society, and losing hope of another way of life.

It is exactly the complexity of the issue, which provokes me to arrive at a conclusion that an advertising campaign was not a necessary arm to Khan’s combat strategy. In contrary to raising awareness, the campaign has received minimal exposure with largely negative feedback. The overarching sentiment that I have interpreted from social media, is that the campaign has actually served to distract from and discredit the work that Khan is doing ‘off camera’ to address knife crime. Upon reflection, I am left feeling that the money spent on the ‘London Needs You Alive’ advertising campaign could have been far better spent, on helping to fund a project that would have had meaningful impact on preventing and tackling the issue of knife crime amongst young people in our




#1 Let’s Talk Youth Violence – Social Media



Research carried out by the Guardian found that in 2017, 39 children and teenagers were killed by knife crime in England and Wales. This statistic becomes contextualised upon considering that last year was the second worst year for knife fatalities of this kind since the late 1970s. Disturbingly, 70% of all murders were committed by an individual or individual’s aged 20 or under, with 40% under the age of 16. Around 50% were black males living in London, and the majority of crimes were motivated by gang culture.

While the overall rise in crime rates in the UK is directly correlated with the government’s substantial cuts to police services budgets, there are other factors that should be considered, particularly when focusing on youth violence. It is a fact that a number of knife fatalities recorded last year were motivated in response to a taunt or threat on social media. This therefore suggests that the influence that online communication can have on facilitating and inciting violence amongst young people needs to be formally addressed.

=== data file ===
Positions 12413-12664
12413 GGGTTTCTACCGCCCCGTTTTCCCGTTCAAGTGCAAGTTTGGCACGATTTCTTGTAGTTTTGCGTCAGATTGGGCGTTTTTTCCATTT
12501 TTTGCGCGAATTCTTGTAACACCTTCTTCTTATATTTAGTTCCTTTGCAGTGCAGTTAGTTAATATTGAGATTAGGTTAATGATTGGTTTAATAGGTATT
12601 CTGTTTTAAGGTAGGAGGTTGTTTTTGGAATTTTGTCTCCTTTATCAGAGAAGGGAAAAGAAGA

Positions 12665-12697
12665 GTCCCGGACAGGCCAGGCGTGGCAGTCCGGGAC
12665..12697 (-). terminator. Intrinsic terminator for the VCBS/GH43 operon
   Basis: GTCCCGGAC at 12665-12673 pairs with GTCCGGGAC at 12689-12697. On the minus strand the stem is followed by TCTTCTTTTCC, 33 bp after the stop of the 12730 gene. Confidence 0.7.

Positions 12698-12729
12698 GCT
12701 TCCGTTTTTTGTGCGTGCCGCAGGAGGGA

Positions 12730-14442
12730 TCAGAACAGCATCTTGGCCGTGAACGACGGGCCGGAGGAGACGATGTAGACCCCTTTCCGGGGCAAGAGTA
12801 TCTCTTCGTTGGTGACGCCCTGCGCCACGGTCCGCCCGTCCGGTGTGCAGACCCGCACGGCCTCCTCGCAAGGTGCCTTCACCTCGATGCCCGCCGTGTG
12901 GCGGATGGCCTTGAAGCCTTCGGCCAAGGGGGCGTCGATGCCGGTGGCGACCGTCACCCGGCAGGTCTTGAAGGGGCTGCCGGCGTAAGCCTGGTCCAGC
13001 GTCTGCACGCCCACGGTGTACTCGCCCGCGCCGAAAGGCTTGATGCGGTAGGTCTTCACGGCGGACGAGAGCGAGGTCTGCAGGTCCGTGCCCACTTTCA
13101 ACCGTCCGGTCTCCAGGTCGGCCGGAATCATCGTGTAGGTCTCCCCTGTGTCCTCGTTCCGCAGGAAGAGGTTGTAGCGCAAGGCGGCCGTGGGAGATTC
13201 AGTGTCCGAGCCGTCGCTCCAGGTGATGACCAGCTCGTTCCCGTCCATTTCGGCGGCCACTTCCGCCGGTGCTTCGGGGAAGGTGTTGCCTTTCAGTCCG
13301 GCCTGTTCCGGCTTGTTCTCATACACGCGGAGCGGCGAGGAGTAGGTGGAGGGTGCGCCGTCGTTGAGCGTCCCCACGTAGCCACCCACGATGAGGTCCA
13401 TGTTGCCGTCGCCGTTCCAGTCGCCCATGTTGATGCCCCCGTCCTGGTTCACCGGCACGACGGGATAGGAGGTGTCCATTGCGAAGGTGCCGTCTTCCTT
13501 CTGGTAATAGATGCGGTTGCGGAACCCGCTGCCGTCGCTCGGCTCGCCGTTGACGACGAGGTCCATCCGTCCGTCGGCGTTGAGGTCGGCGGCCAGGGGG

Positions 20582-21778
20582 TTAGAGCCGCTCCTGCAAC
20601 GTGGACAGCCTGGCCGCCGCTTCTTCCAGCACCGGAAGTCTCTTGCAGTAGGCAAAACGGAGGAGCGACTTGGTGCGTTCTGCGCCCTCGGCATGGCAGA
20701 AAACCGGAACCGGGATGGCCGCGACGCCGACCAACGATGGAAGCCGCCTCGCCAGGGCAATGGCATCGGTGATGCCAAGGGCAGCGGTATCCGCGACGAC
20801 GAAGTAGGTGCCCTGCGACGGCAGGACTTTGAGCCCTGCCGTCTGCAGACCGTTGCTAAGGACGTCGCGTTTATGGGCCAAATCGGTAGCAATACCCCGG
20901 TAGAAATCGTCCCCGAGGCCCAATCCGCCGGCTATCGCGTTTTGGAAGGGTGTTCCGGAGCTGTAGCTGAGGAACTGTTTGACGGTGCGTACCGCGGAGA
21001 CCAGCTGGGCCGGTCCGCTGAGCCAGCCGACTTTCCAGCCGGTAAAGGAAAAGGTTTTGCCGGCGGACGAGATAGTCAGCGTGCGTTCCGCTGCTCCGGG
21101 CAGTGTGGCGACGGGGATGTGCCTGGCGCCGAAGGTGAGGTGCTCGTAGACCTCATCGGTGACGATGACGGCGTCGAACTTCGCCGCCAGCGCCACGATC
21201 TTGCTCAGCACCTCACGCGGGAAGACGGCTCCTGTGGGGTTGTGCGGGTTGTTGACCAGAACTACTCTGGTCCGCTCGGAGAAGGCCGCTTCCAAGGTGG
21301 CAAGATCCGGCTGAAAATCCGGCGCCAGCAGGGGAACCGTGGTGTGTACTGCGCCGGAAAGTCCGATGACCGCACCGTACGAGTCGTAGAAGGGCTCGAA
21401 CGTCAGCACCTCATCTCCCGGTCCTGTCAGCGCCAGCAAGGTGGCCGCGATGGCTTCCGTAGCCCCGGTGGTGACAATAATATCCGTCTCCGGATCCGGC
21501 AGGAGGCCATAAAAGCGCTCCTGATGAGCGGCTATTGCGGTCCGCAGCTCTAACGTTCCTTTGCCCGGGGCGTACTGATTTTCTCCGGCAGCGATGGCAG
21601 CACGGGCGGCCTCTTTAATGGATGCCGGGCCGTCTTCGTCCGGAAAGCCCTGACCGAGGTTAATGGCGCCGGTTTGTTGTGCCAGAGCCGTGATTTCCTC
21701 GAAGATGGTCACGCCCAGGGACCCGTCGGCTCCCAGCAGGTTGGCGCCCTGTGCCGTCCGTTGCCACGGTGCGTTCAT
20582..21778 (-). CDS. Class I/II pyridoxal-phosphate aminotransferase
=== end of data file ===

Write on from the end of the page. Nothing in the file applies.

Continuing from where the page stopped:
Pressure has been mounting over the past few years for the most popular social networks to tighten regulations on the type of content that is created, and the way that it is distributed, across their respective platforms. If a vulnerable child is friends with and follows pages that post and share violent content, this will fairly quickly be all that fills their social feeds. The next consideration is that the typical dynamic of a social algorithm means that posts with the highest number of views and engagements, related to your preferences, are prioritised in an individual’s homepage or news feed. Upon considering that it is the most extreme content that drives the highest volume of social noise, the outcome of this mechanism becomes particularly sinister in the context of violence. The implications of this are that a young person, who may have only been on the periphery of gang culture, becomes rapidly immersed in this way of life through the consumption of highly aggressive content online. There is a plethora of content posted and shared daily; ranging from rival gangs threatening to attack each other; to groups filming themselves stabbing victims; to individuals gloating after having killed someone. Shockingly, some of these videos receive upwards of a million views, which implies that the individuals seen on camera hold a status and an influence that impressionable young people are aspiring towards. It is easy to see how this could provoke a teenager to mimic these actions and attitudes in an attempt to gain similar heights of notoriety. This serves to render the question as to how these posts are allowed to gain the traction they do across social platforms, and the solution for this needs to be more effectively addressed and implemented within the platforms themselves.